Beginning in late 2019, the COVID-19 pandemic caught the world unprepared, and efforts were quickly directed to reduce the number of deaths from the novel coronavirus. Even as work continues on the medical front, mitigation of related mental health issues will likely be a global priority for the next 5 to 10 years. Mental Health and the COVID-19 Pandemic: The Essentials is a unique, much-needed resource for mental health professionals and clincians who are or will be seeing patients with pandemic-related issues.
2. Impact of the COVID-19 in Mental Health: Stress and Trauma
3. COVID-19- Related Mental Health Issues: Anxiety, Depression and Sleep Disturbances
4. The COVID-19 Outbreak, Suicidality and Prevention
5. COVID-19, Telemedicine and Online Psychotherapy
6. Impact of COVID-19 on Mental Health of Essential Workers
7. COVID-19, Social Media, and Mental Health
8. Mental Health of Special Populations during the COVID-19
9. Transcultural Aspects of Mental Health during the COVID-19 Pandemic
10. Repercussions of COVID-19 Socio-Economic Crisis in Mental Health
11. The COVID-19 Outbreak and Mental Health System Organization
12. Mental Health Pos-COVID-19: Challenges and Future Developments
- No. of pages:
- © Elsevier 2021
- 10th June 2021
- Paperback ISBN:
Elisa Brietzke is a Psychiatrist and Professor at the Department of Psychiatry of Queen's University School of Medicine in Kingston, ON, Canada. She is attending psychiatrist at the Inpatient Unit from Kingston General Hospital and at Mood Disorders Research and Treatment Unit at Providence Care Hospital, both in Kingston, ON, Canada. Dr. Brietzke is also a member of the Centre for Neuroscience Studies (CNS) at Queen's University. She is a member of the Board of Councillors from the International Society of Bipolar Disorders (ISBD). The focus of her research is neurobiology and innovative interventions on mood disorders. She was awarded by a L'Oreal For Women in Science Award 2015 for her work on premature aging and inflammation in mood disorders.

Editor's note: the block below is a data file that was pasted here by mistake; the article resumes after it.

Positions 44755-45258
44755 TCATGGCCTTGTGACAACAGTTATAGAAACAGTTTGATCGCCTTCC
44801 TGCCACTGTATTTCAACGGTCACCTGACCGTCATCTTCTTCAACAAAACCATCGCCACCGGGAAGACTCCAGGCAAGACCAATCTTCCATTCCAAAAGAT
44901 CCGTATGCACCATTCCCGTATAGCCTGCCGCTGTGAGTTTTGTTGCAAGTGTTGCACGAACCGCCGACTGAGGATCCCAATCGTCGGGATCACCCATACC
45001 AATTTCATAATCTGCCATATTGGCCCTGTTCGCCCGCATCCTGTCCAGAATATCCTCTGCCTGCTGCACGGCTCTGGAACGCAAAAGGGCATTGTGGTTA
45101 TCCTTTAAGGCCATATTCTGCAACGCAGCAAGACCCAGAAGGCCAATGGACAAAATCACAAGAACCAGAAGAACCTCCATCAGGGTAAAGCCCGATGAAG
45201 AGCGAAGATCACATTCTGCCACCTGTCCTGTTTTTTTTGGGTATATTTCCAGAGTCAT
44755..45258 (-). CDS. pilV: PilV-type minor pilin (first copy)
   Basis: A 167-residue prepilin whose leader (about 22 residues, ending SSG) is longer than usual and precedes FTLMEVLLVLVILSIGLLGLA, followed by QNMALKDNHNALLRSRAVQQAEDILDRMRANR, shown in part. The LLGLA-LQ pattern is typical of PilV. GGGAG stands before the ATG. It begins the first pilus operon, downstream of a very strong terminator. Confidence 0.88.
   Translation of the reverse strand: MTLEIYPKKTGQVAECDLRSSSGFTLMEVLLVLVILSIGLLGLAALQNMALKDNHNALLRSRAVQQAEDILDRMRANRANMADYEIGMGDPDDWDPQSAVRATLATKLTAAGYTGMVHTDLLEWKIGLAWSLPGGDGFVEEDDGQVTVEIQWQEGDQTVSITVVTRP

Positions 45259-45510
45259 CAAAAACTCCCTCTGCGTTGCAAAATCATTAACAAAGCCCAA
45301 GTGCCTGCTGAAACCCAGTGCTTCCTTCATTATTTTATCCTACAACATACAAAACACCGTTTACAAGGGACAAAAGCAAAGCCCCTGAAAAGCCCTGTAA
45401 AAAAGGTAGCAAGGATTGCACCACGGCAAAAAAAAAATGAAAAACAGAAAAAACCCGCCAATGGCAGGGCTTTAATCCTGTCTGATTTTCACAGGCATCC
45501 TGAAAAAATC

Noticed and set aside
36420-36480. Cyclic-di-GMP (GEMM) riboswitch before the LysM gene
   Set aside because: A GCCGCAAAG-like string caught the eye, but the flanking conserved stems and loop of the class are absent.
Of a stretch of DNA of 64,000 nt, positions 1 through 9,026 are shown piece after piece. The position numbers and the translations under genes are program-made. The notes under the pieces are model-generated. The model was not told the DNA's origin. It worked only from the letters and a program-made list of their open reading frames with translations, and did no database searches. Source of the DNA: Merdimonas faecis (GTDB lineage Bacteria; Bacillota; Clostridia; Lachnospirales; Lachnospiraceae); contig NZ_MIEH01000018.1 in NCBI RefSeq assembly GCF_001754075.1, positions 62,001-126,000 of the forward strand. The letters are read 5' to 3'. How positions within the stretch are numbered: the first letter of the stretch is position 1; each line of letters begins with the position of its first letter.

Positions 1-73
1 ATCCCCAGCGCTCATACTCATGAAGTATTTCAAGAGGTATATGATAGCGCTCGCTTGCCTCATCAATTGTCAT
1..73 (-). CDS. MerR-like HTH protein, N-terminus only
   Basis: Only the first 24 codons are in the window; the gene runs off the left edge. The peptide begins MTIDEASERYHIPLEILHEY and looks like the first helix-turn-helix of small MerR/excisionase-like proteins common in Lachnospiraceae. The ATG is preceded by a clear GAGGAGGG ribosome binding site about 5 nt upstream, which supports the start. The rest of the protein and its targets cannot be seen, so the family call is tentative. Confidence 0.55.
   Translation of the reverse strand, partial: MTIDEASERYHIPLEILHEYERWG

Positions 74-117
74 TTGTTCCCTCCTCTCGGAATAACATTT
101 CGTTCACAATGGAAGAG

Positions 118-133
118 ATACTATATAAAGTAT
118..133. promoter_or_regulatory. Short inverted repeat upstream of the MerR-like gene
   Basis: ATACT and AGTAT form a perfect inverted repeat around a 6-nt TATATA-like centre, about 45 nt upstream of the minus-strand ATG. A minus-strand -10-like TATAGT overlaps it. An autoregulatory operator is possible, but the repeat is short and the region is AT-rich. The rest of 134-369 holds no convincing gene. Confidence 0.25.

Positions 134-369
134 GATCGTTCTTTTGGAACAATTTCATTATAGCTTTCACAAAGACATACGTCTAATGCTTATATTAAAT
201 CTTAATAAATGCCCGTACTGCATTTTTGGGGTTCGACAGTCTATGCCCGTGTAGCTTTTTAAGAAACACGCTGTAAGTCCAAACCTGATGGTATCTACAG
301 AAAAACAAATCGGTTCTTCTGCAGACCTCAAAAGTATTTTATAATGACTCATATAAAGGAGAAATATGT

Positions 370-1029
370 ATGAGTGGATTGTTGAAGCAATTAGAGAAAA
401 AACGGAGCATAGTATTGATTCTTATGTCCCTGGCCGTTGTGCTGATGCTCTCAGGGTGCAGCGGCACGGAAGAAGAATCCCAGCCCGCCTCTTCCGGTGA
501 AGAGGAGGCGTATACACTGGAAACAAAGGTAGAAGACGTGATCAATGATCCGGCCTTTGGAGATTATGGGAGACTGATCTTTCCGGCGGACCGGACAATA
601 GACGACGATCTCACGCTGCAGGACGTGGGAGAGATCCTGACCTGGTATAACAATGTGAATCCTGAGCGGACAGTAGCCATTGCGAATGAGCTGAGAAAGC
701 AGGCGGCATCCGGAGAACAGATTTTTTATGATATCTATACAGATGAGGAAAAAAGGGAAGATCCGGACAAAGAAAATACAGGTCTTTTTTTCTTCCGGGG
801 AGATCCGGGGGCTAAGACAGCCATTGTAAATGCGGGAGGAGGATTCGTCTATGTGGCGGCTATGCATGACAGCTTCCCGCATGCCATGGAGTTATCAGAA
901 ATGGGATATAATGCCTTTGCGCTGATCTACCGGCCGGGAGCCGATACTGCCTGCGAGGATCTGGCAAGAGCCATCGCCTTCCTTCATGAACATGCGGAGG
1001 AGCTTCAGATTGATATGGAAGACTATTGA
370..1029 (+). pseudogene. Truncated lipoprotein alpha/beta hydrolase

Professor, Department of Psychiatry, Queen's University School of Medicine; Attending Psychiatrist, Inpatient Unit, Kingston Health Sciences Centre; Attending Psychiatrist, Mood Disorders Research and Treatment Unit, Providence Care Hospital, Kingston, ON, Canada
Dr. McIntyre co-authored more than 600 Peer-reviewed articles on mood disorders and mental health. He also holds positions as Director of the Depression and Bipolar Support Alliance (DBSA), Chicago, Illinois, USA; professor and Nanhan Scholar, Guangzhou Medical University, Guangzhou, China, Adjunct Professor College of medicine, Korea University, Seoul, Republic of Korea, Clinical professor State University of New York (SUNY), Upstate Medical University, Syracure, New York, USA and Clinical professor of the Department of Psychiatry and Neurosciences University of California School of Medicine, Riverside, California, USA. He collaborates with researchers from more than 25 countries and delivers more than 2000 speeches/year on mood disorders neurobiology and treatment. During the COVI9-19 outbreak, Dr. McIntyre’s work is focused on investigate the effect of social media exposure in mental health, the effect of the pandemic in mental health of healthcare professionals, and the mental health consequences of the economic impact of the pandemic.
Head of the Mood Disorders Psychopharmacology Unit at the University Health Network and Full Professor at the Department of Psychiatry and Department of Pharmacology of the University of Toronto, ON, Canada
He is also the head of the Centre of Studies and Research in Stress and Trauma at the same institution. He cu-authored more than 140 indexed peer-reviewed articles, most of them focused on the effect of stress and trauma in cognition and addictive behaviors. He systematically collaborates with researchers from 4 continents, especially from Australia, Italy and United States. Dr. Grassi-Oliveira conducted the largest online survey on COVID-19 related mental health problems in South America and has been dedicated to understand the impact of the pandemic in suicidality and use of substances.
Associate professor at the Department of Psychiatry and member of the Brain Institute at Pontificia Universidade Catolica do Rio Grande do Sul, Porto Alegre, Brazil
Dr. Kanguang is involved in multiple research endeavours which primarily aim to characterize the early development of mood disorders and bipolar disorders in particular. His works also aim to characterize the underlying causes of cognitive
Deputy Director of The Department of Affective Disorders, the Affiliated Brain Hospital Guangzhou Medical University, Guangzhou, China.
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